Serializations of the Hitherby Dragons novels

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– 4 –

– 4 –

A different occasion.

Cheryl sets a small fleet of paper boats on the water. They float out into the ocean as the sea serpent eddies towards her.

“ ‘Too attached to it,’ ” she mutters disdainfully.

Her boats become waterlogged.

They sink.

Waterlogged, they fold themselves into mines. They land against the rocks. They belly themselves down.

The paper serpent comes closer. A basking shark thrashes its way down its throat.

“I’ll show you attachment,” Cheryl says.

Cheryl raises a hand.

She clenches her fist.

She is extremely good at origami. It is worth noting that most origami masters wouldn’t be able to make boats like these if they’d folded them for a thousand years. Oh, boats that get bogged down and become sea mines, that’s not so difficult — but the real trick is in the paper she’s made herself.

The flows of the serpent’s movements tug free tiny paper connections. This puts pressure elsewhere on the origami folds she’s made. Leaves of paper bend down; they pull on threads woven into the fabric; this loosens smaller folds in turn, down and down, fractally, microscopically, molecularly, until the delicate patterns of connections that hold the atoms of the sodden paper together rip apart.

The origami mines are nuclear. The waters off of Little Ganilly become a single searing sheet of light.

A fiery wind washes across her. It slams into her. A portable shield protects her, though her hair blows back and her eyes water and she must cast up an arm against the light.

The origami serpent, the awful Ouroboros, wound all through and around the local seas —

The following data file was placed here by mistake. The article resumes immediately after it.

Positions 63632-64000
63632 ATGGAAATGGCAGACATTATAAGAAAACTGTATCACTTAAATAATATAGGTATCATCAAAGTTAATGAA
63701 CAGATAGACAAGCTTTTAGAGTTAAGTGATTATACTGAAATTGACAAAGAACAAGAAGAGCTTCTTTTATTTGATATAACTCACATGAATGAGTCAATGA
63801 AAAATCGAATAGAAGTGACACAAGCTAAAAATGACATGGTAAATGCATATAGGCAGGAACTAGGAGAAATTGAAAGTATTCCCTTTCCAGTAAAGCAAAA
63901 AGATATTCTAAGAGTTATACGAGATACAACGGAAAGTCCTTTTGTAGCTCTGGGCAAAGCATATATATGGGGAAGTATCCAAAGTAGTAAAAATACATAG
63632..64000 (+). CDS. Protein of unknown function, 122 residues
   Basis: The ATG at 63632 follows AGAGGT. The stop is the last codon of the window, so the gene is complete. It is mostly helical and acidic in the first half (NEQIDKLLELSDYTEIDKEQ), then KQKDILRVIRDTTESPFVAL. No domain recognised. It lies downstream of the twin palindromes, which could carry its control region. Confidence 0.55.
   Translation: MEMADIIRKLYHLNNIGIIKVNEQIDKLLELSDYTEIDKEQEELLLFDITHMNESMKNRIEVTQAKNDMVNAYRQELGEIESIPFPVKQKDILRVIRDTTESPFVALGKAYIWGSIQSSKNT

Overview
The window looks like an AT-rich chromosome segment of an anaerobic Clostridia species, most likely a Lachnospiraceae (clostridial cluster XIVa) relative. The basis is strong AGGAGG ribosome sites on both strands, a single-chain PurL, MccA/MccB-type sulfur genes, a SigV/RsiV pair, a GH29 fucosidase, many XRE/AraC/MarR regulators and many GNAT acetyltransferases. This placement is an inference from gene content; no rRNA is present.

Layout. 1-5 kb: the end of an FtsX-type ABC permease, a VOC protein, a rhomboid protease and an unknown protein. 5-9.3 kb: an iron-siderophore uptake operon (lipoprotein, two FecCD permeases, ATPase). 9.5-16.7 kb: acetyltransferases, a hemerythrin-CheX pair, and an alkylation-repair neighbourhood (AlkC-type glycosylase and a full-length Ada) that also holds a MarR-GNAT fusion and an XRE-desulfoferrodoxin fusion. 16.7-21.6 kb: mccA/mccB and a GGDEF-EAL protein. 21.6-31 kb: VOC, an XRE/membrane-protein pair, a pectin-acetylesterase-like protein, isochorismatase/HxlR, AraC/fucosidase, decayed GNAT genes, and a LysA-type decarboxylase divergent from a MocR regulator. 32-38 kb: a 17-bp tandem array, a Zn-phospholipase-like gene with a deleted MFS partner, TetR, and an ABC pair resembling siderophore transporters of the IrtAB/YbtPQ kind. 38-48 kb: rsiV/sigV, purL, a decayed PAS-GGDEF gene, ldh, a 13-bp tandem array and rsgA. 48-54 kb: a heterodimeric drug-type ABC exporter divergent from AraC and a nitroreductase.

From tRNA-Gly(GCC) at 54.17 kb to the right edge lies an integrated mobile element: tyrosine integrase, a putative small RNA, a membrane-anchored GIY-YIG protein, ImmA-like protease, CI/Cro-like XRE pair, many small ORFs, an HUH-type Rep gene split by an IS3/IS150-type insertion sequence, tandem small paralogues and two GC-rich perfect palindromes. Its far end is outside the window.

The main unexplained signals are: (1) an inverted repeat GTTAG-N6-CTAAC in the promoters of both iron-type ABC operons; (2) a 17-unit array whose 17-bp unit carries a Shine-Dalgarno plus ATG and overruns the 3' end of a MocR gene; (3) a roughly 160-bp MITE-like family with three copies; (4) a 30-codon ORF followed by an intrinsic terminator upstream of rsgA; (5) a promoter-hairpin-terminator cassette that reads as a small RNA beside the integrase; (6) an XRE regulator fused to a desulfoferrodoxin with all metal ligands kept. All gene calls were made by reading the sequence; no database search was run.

Its head is nothing but black wisps of paper and fire floating in the air.

She has timed it correctly. She has gotten its head and not its tail. It cannot breathe. If it cannot breathe, it cannot draw its head through its tail, its lungs through its stomach, reverse itself. If it cannot reverse itself, it cannot heal.

Only —

As she watches in horror — the paper winds and weaves around itself anyway. It is blackened, blinded, it is hollowed out, but remnants of it somehow maintain their structure as they flutter down, as the waters pour themselves thunderously back into the emptied ocean bed, as strength and folding surge back towards them from the orphaned spine of the serpent’s back.

The wind, she realizes; the wind, the currents, the flow of energy from the bombs themselves: all of it has contrived to maintain some of the pattern of the original folding. She cannot escape it: it has infiltrated her own design, and she herself —

She understands with a sickening, stomach-plummeting dizziness —

She herself has woven the snake-wroth, the folding-wroth, the original origami-wroth, into the fabric of her attack.



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